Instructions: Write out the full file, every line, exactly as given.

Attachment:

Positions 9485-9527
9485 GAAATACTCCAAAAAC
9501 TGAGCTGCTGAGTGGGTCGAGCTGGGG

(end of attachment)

Positions 9485-9527
9485 GAAATACTCCAAAAAC
9501 TGAGCTGCTGAGTGGGTCGAGCTGGGG